With coronavirus continuing to dominate the national focus, members of the Florida delegation on Capitol Hill are ramping up their activities.
U.S. Sen. Marco Rubio, R-Fla., the chairman of the U.S. Senate Small Business and Entrepreneurship Committee, focused on crafting a proposal to improve Small Business Administration’s (SBA) 7(a) loan program including leading a hearing on “Coronavirus and America’s Small Business Supply Chain.”
“Rubio’s proposal would provide near-term relief to small businesses that face payroll support challenges and supply chain disruptions from the coronavirus. In his address to the nation, President Trump called on Congress to pass legislation giving the SBA more resources to provide relief to small businesses,” the senator’s office noted.
Rubio weighed in after President Donald Trump addressed the nation on coronavirus on Wednesday night.
“I look forward to working with President Trump on bipartisan legislation that will give the SBA additional resources and authority to infuse billions of dollars into our nation’s small businesses to help Americans deal with the coronavirus,” Rubio said. “In support of the president’s request, I will introduce legislation tomorrow that will provide the authorization for much-needed resources to the SBA’s 7(a) loan program. Together, we will help small businesses that are struggling in the midst of a global pandemic and begin rebuilding our domestic supply chain.”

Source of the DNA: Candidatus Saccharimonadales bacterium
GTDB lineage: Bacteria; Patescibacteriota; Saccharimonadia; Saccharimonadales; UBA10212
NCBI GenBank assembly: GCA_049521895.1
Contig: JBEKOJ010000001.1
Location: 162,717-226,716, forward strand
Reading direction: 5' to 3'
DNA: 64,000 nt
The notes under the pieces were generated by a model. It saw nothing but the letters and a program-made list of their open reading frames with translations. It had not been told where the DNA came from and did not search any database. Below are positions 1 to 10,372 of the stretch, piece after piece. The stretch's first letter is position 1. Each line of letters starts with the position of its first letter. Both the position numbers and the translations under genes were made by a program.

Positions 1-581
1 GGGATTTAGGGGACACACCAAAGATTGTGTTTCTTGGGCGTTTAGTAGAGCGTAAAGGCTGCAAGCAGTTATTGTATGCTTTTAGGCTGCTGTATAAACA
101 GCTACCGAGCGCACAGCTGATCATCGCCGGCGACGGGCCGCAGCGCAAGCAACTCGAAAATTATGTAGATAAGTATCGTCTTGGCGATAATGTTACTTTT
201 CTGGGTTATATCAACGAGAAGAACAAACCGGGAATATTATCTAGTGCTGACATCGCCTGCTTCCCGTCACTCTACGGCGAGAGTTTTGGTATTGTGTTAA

Rubio unveiled the bill on Thursday.
“By increasing the SBA’s current 7(a) loan program by $50 billion, this program, which is offered by banks across our nation, will provide small businesses with access to much-needed capital to make payroll and provide paid sick leave for employees who miss work as a result of the coronavirus,” Rubio said. “Additionally, this proposal will waive all fees for 7(a) loans for one year for both lenders and borrowers, as well as increase the loan guarantees. These are decisive steps that I believe will enjoy strong bipartisan support, and I am hopeful that every one of my colleagues will join me in this effort to prevent people from losing their jobs and our small businesses from going bankrupt.”
As he noted, Rubio’s bill will “increase the 7(a) loan program, which includes the Community Advantage pilot program, authorization level by $50 billion” and “allow any 7(a) borrower to use the proceeds of the loan for payroll support, including paid sick leave.” The bill also waives all fees for the loans for a year for both lenders and borrowers and guarantees them up to 90 percent no matter the size. The bill also raises the loan limit for SBA Express from $350,000 to $1 million.